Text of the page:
The Paris-based International Federation for Human Rights (FIDH) and the Vietnam Committee on Human Rights condemn the forthcoming trials of dissidents Tran Khue and Pham Que Duong to be held on 9 and 14 July 2004 respectively. The organizations protest against the grave violations of freedom of opinion to which such trials contribute, and which should never take place in a country grounded on the rule of law, as Vietnam’s one-Party communist state claims to be.
The FIDH and the Vietnam Committee deplore the fact that, whereas the Socialist Republic of Vietnam is deploying great efforts to prove its good conduct to the international community in order to gain membership of international bodies such as the WTO, the communist authorities continue to blatantly stifle all form of criticism and dissent.
Tran Khue and Pham Que Duong were arrested in December 2002 after they met in Ho Chi Minh City (Saigon) and initially accused of espionage, a crime punishable by life imprisonment or the death penalty (Article 80 of the SRV Criminal Code). At their trials on 9 and 14 July, they face charges of “abusing democratic freedoms to infringe upon the interests of the State” (Article 258 of the Criminal Code, which carries a maximum penalty of seven years imprisonment).
According to FIDH President Sidiki Kaba, “these upcoming trials risk once again being grossly inconsistent with international standards of a fair and impartial trial (no defence lawyer, closed hearing, lack of an independent judiciary etc…), in addition to the arbitrary detention to which Tran Khue and Pham Que Duong have been subjected for the past 17 months”. For Vo Van Ai, President of the Vietnam Committee on Human Rights and FIDH Vice-President, “Pham Quê Duong’s conviction will be particularly symbolic of Vietnam’s refusal to advance towards a free society, since it will take place on 14 July, the very same day France celebrates the fall of the notorious Bastille prison”.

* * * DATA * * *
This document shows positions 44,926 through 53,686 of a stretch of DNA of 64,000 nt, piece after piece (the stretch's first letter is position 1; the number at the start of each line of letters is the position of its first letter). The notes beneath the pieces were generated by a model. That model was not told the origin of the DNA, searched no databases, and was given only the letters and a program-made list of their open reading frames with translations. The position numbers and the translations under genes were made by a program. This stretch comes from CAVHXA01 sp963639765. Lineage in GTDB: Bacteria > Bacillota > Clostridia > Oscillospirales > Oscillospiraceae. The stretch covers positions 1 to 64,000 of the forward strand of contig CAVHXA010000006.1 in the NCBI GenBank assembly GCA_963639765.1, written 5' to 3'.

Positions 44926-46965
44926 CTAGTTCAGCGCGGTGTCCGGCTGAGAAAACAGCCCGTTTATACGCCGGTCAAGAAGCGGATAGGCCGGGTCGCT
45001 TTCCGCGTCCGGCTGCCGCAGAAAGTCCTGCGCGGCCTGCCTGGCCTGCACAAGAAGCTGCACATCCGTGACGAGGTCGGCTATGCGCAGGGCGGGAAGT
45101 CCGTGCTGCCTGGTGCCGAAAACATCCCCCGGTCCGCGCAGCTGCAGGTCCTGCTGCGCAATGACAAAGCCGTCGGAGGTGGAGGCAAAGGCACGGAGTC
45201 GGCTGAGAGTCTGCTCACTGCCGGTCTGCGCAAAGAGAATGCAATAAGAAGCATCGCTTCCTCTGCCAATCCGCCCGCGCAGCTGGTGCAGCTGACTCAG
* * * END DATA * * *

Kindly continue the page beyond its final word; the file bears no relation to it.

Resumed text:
The FIDH and the Vietnam Committee stress that these trials should never be taking place because Tran Khue, a 68-year-old academic and Pham Que Duong, 73, a retired colonel in the People’s Liberation Army and respected military historian, have committed absolutely no crime under Vietnamese law. Both men are detained simply for exercising their legitimate right to freedom of opinion and expression guaranteed under the 1992 SRV Constitution. Moreover, they had both done their utmost to express their grievances through official legal channels such as :
– In September 2001, they filed an application to set up an independent anti-corruption association. In response, they were arrested, harassed and subjected to non-stop Police surveillance, harassments and interrogations ;
– On 2 August 2002, they were among 21 intellectuals who signed a Petition to the National Assembly and the Vietnamese leadership calling notably for the creation of an independent anti-corruption body, the respect of all rights guaranteed in the UN International Covenant on Civil and Political Rights (to which Vietnam is State party), the abolition of Decree 31 which authorizes administrative detention without trial, and the creation of a constitutional court ;
– In May 2002, Pham Que Duong applied to run as candidate in the elections for the National Assembly. Although he fulfilled all the legal requirements and is a very popular figure in his local Hanoi constituency, the authorities rejected Pham Que Duong’s candidature on account of his dissenting views.
The FIDH and the Vietnam Committee on Human Rights call on the Socialist Republic of Vietnam to immediately and unconditionally release Tran Khue and Pham Que Duong, and announce that they are immediately alertings the UN Working Group on Arbitrary Detention on this case.